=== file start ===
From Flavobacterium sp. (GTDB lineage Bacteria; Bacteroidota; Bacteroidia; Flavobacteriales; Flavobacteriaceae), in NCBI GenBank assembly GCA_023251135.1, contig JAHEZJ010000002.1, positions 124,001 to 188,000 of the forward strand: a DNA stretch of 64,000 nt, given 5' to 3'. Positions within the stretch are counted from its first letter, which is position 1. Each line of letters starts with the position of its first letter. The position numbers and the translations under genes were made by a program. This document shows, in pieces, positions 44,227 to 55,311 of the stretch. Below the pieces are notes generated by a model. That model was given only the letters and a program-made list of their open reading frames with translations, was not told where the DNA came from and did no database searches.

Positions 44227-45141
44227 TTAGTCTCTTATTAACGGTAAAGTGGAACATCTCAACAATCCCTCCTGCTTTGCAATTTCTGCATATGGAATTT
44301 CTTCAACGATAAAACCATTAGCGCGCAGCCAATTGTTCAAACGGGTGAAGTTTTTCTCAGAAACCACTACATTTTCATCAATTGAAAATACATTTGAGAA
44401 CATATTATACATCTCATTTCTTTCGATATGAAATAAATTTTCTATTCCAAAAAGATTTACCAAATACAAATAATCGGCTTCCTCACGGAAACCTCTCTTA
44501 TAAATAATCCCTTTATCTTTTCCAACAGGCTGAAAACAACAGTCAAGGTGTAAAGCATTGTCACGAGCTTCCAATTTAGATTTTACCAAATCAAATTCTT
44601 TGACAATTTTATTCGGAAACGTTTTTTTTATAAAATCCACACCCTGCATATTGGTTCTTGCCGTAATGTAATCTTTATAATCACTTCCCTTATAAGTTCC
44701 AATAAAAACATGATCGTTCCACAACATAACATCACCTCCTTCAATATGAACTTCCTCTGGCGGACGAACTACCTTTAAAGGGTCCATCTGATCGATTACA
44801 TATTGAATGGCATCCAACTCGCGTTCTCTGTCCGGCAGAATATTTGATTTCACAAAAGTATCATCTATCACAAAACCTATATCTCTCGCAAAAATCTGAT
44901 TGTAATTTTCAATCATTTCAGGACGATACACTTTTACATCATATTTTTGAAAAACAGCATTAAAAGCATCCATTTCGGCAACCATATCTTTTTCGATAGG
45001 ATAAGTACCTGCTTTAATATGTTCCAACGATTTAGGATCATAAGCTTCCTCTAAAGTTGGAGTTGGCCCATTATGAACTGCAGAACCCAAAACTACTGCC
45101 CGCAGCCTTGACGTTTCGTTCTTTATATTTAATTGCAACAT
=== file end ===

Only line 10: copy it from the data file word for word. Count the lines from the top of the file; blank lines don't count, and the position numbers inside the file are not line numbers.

44901 TGTAATTTTCAATCATTTCAGGACGATACACTTTTACATCATATTTTTGAAAAACAGCATTAAAAGCATCCATTTCGGCAACCATATCTTTTTCGATAGG